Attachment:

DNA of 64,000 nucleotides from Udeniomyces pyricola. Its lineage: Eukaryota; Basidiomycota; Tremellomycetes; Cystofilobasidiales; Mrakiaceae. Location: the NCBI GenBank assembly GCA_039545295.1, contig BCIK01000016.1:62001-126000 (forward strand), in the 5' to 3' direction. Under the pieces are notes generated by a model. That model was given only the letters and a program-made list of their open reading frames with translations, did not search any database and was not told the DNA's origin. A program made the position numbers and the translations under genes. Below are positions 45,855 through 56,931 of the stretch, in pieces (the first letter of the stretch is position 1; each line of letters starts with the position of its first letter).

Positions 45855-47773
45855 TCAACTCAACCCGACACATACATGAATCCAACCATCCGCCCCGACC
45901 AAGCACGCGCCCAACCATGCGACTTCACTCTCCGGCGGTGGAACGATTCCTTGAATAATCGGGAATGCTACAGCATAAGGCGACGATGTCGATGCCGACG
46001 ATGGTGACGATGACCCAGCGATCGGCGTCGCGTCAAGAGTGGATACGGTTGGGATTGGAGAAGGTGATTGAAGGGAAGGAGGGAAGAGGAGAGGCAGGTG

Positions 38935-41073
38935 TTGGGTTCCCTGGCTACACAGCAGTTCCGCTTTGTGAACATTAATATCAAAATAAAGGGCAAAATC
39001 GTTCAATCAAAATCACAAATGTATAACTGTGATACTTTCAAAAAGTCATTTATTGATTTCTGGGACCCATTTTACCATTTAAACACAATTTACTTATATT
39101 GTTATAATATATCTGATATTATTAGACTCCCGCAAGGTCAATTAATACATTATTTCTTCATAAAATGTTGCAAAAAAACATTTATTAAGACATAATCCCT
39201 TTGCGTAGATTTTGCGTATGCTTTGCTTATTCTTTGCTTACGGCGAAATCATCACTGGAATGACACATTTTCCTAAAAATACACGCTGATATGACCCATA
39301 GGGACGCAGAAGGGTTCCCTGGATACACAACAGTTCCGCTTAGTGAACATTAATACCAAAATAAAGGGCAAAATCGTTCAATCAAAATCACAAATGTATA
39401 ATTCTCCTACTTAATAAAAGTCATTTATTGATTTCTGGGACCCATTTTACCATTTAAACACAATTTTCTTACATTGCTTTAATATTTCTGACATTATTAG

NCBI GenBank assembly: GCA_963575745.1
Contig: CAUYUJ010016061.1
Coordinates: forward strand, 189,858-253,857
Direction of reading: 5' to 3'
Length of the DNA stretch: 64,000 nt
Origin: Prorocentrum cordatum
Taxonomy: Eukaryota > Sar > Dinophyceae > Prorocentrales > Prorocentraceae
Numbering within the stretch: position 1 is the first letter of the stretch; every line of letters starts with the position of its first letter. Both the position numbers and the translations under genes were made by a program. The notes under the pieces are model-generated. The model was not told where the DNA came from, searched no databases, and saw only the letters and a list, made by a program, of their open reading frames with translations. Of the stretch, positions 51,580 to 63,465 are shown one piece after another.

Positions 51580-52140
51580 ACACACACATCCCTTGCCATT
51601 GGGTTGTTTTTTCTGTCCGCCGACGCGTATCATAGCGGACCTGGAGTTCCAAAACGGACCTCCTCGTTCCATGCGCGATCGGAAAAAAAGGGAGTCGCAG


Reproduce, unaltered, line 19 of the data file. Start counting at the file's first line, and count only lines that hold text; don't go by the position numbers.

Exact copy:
Taxonomy: Eukaryota > Sar > Dinophyceae > Prorocentrales > Prorocentraceae